My life in Cairo has been a rollercoaster, but I’ve never lost that sense of wonder that I live in the country that featured in so many of my childhood dreams. I had lived here a couple of years when I found myself travelling for work on a motorway to a major suburb of Cairo. I was slumped in the passenger seat, staring out of the window, when suddenly the Pyramids popped into view. I had seen this view before, but suddenly I was overcome with the magnitude of it all. This is the Pyramids! The only remaining ancient wonder of the world. And I live here! It’s a challenging country to live in, but that sense of awe that Egypt inspires rarely leaves me. In many ways, the contrast with less beautiful parts of Egypt only serve to make this ancient country seem more incredible.  

Not long after I moved, I had a lightbulb moment. I live in Egypt. I love Agatha Christie. I have wanted to work in travel my whole life. Why not combine them all? After all, my husband owns a tour company. I’m an expert on Death on the Nile. I’ve done lots of travel, both within and outside Egypt. Surely this must be possible? I discussed this with him. He said who’s Agatha Christie? I explained that she was the best-selling author in the world, after William Shakespeare. He had heard of Shakespeare. Are you sure? he said. Of course I’m sure. And, she wrote a book called Death on the Nile. He looked gobsmacked. And, I said, with further emphasis, there is a film starring Peter Ustinov as Hercule Poirot, the detective in the book, and there is going to be a new film starring Richard Branagh as Poirot. I think people will want to visit to see where the book and films are set, because I certainly do. He looked unconvinced, so, I did some research to show that location tours are immensely popular. Just look at Harry Potter. To be honest, I was surprised that no one had already done this for Death on the Nile. Well, I convinced him, and three years later, after much planning and research (some of which was a lot of fun), this is the culmination of my lifelong dreams. I am delighted to welcome you to Literary Tours in Egypt, the only tour company in Egypt offering on location tours for Death on the Nile.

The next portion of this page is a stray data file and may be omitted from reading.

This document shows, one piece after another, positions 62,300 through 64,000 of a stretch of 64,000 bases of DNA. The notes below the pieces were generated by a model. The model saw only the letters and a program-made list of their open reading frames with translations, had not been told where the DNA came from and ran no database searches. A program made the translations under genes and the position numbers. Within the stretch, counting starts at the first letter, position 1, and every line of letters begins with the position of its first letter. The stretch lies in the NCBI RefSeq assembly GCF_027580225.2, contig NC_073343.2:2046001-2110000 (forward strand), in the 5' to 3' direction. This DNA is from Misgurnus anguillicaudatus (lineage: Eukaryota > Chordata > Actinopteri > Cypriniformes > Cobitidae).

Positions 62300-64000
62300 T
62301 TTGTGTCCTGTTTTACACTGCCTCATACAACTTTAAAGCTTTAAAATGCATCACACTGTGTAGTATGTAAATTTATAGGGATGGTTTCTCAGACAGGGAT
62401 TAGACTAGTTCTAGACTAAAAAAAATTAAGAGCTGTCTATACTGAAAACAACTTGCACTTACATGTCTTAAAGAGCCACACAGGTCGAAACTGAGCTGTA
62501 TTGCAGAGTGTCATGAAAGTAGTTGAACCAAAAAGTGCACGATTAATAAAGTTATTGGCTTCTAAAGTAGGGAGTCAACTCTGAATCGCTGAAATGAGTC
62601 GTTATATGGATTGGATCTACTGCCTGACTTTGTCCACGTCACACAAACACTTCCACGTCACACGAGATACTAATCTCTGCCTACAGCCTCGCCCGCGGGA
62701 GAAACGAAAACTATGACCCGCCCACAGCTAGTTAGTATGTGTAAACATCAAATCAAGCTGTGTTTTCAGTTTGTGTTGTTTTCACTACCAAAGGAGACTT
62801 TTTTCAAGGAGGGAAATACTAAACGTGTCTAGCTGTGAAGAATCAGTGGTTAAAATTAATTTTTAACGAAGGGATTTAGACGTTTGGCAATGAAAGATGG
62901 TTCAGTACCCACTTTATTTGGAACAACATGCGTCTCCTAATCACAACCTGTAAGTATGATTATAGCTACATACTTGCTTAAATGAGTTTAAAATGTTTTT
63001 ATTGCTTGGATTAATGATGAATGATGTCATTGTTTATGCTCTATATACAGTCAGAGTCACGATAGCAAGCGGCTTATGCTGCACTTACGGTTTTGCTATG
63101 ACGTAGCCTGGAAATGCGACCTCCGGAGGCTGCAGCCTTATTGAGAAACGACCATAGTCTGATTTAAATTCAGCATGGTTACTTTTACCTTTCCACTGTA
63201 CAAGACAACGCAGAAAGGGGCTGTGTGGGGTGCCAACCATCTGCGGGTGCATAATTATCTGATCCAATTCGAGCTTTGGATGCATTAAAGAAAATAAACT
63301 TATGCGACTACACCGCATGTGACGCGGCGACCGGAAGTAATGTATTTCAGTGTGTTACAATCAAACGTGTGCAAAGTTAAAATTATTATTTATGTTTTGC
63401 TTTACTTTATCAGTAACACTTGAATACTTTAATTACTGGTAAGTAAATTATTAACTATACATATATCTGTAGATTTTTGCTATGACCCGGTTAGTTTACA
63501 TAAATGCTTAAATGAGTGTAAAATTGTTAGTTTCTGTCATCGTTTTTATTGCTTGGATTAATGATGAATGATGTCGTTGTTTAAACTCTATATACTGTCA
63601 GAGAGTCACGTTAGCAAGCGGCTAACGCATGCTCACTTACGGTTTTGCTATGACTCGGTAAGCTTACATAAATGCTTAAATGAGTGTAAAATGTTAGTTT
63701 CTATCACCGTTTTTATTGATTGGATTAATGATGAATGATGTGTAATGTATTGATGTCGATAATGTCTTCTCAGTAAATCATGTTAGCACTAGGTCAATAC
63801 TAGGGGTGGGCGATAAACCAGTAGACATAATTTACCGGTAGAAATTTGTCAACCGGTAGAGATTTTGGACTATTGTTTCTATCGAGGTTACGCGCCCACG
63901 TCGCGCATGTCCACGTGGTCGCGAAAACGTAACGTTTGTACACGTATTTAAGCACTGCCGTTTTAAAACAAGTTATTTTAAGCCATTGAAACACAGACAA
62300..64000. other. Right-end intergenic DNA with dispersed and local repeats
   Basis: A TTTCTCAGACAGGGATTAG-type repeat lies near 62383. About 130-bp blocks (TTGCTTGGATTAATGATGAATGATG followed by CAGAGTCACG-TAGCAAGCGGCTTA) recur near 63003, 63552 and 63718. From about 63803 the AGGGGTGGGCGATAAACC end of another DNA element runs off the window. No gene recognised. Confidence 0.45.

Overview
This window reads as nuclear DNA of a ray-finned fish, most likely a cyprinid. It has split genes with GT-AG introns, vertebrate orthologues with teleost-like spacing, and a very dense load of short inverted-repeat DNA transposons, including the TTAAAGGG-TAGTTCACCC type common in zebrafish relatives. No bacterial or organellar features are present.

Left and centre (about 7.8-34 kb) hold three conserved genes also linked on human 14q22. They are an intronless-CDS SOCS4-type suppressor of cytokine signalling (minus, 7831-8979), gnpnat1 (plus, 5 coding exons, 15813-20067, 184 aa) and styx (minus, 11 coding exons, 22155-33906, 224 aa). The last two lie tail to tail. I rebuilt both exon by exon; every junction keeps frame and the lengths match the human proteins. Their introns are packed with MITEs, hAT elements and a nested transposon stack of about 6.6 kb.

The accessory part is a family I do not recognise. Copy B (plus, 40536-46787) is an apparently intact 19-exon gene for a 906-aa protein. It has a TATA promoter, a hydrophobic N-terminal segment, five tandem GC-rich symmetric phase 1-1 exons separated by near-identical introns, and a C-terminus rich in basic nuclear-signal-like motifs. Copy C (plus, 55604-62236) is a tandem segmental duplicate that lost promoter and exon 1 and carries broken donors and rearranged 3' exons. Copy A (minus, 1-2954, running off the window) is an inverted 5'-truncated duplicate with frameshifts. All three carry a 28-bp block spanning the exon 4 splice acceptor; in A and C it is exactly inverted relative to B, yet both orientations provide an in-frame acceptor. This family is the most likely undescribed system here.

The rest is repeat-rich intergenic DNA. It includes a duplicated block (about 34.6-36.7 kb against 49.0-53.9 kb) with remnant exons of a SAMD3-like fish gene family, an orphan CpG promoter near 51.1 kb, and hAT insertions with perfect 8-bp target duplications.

I hope to share with you those moments when my dream became reality, and I stood on the banks of the Nile in Aswan and thought, I am actually here where Agatha Christie stayed and was inspired to write Death on the Nile. As I stepped aboard a Nile cruise ship for the first time, I remembered the scene in the Peter Ustinov film where all the characters board the steamer Karnak. I sat and sipped a cocktail as the peaceful rural scene, unchanged for millennia, glided past. When we arrived in Luxor and I visited Karnak Temple, I looked around this magnificent edifice and imagined the film scene where a suspect tried to murder Linnet. I don’t think my fellow tourists were entertaining the same bloodthirsty musings!

In the end, I have to give the last word to Hercule Poirot. “There are many wonderful things to be seen in Egypt, are there not?” There are Hercule, there are.